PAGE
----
One of the most prolific and engaged book reviewers in Canada over the past fifteen years, Ottawa writer rob mclennan has slowly been moving into longer forms, producing essays on the works of such diverse Canadian writers as George Bowering, Jon Paul Fiorentino, jwcurry, Margaret Christakos, and Barry McKinnon.
subverting the lyric: essays works through mclennan's years of writing, thinking, and blogging through literature, as reader, writer, performer, editor, critic, reviewer, and just plain fan of the art.
In these fifteen pieces, mclennan writes about travel, Canadian poets in general - and some very specifically - as well as his own investigations of the writer's craft. Together, they remap our literary and linguistic landscape, "the contours, rifts, subductions, tectonic plates of the medium in which we exist, " inscribing a poetics of geography, process, and culture that is at once strikingly new and refreshingly communal.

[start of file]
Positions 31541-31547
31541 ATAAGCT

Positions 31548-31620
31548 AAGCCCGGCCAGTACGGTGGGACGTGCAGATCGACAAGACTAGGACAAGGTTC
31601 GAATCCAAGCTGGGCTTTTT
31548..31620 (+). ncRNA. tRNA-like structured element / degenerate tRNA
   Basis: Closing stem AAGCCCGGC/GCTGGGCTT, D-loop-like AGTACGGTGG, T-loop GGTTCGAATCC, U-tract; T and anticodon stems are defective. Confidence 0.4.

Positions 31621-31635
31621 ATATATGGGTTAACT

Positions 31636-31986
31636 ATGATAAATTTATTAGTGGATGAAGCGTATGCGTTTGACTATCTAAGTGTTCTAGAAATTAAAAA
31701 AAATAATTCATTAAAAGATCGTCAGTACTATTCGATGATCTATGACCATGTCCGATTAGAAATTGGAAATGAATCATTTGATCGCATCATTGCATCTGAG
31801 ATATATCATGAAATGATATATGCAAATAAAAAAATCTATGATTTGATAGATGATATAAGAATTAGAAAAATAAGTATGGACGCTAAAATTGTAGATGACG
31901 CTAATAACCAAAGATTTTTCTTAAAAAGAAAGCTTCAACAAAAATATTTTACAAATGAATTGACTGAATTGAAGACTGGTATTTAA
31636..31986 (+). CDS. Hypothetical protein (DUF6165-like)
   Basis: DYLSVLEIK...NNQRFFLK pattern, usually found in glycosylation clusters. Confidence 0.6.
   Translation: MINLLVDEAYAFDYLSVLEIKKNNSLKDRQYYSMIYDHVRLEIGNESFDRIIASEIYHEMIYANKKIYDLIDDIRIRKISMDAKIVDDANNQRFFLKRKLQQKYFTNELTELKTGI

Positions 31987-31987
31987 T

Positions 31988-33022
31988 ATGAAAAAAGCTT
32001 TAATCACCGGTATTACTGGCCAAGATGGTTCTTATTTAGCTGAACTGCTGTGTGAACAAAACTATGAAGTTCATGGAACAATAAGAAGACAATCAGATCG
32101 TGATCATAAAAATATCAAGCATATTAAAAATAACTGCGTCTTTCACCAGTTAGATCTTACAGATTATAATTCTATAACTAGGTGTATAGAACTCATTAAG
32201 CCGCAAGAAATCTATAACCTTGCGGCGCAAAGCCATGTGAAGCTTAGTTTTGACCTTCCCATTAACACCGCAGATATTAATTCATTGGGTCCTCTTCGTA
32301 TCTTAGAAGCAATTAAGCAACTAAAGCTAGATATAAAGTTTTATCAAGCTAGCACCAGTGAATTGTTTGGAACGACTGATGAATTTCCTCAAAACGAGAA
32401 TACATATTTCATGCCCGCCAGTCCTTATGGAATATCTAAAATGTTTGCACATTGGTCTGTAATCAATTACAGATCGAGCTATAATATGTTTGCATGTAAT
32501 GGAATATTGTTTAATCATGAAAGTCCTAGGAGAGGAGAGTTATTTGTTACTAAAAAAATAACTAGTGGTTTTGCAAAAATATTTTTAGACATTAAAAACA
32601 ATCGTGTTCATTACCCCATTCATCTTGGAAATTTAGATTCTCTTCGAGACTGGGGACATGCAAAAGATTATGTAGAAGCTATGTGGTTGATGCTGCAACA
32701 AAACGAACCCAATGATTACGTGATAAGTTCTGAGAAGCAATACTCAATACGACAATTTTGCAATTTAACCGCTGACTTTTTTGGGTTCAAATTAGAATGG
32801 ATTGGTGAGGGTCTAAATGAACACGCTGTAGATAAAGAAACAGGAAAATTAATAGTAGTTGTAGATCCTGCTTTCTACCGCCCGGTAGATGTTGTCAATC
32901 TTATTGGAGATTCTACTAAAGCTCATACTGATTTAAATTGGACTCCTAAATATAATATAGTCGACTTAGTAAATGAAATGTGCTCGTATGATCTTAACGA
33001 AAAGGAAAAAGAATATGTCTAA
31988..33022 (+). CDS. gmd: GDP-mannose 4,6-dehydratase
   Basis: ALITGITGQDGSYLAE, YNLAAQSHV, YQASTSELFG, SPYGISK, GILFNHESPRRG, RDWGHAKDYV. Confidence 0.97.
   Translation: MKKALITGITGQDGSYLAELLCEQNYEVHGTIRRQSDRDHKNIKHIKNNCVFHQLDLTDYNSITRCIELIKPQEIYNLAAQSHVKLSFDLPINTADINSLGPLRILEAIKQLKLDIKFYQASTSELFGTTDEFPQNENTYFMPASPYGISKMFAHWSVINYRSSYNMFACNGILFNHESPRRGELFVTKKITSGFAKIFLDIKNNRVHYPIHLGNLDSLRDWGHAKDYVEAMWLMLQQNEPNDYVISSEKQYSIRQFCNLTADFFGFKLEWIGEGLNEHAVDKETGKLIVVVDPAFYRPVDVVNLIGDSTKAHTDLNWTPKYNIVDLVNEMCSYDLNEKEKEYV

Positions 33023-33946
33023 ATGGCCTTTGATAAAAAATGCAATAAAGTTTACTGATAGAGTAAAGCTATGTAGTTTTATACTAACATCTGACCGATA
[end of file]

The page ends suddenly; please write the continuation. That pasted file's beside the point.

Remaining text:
The breadth of mclennan's take on Canadian poetry, alone, is remarkable: his ability to reconcile the concerns, successes, and failures of both the "mainstream" and the "fringe" of our literature urges - and begins - a critical overhaul that's been long overdue.